Monday, March 25, 2013

9335. Roy P. Baldwin

(Sorry for the delay - I've had the flu).

It's one thing to take it literally, and in Roy's case, I think that's the way it is. After all, besides the words "Keep in Truckin'" written on his gravestone, there's a drawing of a truck.

So, born in 1932, is it safe to say that Roy was "truckin'" in the 1970s? I think we can assume so. And since this is my write-up, we will. Think of the CB culture that came out of that era. America's cross-country interstate highway system grew out of the post-World War II era of renewed freedom. By the '70s we had great big convoys, running through the night. Freight was being moved in ways it never had before, as previously it had all been confined to train lines, boats and our early planes.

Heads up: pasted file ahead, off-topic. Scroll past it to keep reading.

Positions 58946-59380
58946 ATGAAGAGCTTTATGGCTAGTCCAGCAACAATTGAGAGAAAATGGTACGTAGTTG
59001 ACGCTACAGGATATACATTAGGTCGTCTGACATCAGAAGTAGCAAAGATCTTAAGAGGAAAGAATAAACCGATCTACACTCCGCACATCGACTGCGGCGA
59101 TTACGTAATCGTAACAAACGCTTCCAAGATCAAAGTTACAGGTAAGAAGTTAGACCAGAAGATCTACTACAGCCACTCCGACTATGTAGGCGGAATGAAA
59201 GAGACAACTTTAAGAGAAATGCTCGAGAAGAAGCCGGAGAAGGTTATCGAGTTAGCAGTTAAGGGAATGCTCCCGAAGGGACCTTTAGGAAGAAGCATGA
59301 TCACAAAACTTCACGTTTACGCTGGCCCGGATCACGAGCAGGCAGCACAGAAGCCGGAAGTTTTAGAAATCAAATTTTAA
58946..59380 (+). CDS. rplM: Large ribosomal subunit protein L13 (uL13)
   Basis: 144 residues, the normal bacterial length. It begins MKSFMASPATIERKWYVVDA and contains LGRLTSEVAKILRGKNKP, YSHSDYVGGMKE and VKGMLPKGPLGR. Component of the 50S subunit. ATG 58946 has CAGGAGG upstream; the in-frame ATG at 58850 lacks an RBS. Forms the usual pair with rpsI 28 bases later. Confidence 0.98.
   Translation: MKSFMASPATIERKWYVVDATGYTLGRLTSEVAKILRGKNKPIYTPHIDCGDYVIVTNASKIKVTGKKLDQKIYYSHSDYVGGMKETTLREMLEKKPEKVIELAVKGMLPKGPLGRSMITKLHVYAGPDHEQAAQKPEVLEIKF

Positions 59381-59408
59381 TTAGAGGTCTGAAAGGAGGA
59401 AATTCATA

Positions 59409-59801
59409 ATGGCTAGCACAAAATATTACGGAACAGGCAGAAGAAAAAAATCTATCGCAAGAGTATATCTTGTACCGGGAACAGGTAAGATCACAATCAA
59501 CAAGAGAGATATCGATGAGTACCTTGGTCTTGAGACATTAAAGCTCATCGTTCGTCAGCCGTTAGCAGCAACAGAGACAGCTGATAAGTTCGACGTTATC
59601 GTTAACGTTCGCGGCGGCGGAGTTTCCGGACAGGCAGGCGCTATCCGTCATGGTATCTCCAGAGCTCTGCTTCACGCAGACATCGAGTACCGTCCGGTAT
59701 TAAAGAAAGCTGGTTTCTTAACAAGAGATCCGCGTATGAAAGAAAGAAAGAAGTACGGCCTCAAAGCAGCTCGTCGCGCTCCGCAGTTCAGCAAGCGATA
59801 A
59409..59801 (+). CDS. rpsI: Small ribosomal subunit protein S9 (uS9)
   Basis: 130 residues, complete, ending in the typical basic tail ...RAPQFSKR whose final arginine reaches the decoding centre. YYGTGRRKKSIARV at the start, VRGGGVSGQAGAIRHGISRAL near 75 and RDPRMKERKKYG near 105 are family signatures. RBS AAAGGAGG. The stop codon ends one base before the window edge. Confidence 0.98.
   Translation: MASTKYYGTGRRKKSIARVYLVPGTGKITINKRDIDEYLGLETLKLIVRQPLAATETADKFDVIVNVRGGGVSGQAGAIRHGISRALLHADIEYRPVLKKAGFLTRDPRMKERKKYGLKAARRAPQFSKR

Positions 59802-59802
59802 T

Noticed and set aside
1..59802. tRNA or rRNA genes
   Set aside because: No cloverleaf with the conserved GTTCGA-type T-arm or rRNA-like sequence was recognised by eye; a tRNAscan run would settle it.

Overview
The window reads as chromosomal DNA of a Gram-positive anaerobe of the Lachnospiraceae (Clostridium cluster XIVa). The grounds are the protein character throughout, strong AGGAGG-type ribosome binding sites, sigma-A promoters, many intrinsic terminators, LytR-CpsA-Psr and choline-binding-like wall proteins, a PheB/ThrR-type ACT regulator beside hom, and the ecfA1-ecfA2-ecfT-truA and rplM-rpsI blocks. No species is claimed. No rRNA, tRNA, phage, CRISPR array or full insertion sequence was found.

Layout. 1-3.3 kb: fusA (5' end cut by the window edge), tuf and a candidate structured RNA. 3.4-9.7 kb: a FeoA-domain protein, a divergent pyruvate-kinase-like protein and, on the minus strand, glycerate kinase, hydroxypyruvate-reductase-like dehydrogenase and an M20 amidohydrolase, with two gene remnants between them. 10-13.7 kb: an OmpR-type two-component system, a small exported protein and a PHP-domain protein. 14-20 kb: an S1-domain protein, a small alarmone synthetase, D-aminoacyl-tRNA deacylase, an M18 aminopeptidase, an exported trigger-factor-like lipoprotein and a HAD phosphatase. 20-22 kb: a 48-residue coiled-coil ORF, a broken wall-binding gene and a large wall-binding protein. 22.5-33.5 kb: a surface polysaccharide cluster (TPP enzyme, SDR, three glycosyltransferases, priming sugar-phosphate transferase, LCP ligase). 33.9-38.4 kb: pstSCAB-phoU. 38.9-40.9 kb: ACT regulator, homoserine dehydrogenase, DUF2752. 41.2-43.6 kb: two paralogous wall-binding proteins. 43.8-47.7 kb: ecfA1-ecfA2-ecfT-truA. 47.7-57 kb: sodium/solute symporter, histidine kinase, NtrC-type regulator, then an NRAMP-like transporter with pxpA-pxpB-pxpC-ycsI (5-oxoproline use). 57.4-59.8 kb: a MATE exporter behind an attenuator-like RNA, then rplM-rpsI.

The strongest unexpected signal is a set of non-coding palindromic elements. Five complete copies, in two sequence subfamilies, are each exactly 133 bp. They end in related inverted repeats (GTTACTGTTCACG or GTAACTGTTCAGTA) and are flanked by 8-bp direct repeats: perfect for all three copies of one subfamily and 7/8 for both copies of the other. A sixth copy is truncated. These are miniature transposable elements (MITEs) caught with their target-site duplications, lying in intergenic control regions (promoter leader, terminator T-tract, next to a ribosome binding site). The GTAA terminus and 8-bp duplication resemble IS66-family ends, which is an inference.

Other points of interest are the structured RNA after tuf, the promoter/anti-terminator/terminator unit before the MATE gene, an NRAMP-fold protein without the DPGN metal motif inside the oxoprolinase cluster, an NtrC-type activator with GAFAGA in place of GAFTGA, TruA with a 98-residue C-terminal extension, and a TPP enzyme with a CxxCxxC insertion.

But the phrase "Keep on Truckin'" came out of more than just that. The phrase, brought to public prominence by artist Robert Crumb in 1968, with his series of long-striding cartoon men, epitomized the feel-good lifestyle of the hippies - which was not his intention at all. Strangely, the hippies have mostly gone away (I still know a few), but the big rigs and their drivers are here to stay. It's not a jump to assign the words to a trucker, as the hippy culture has mostly left our psyche, but it wasn't it's original meaning, either. Either way, I hope Roy and his friends, wherever they may be, are still doing what they loved most. Truckin'!

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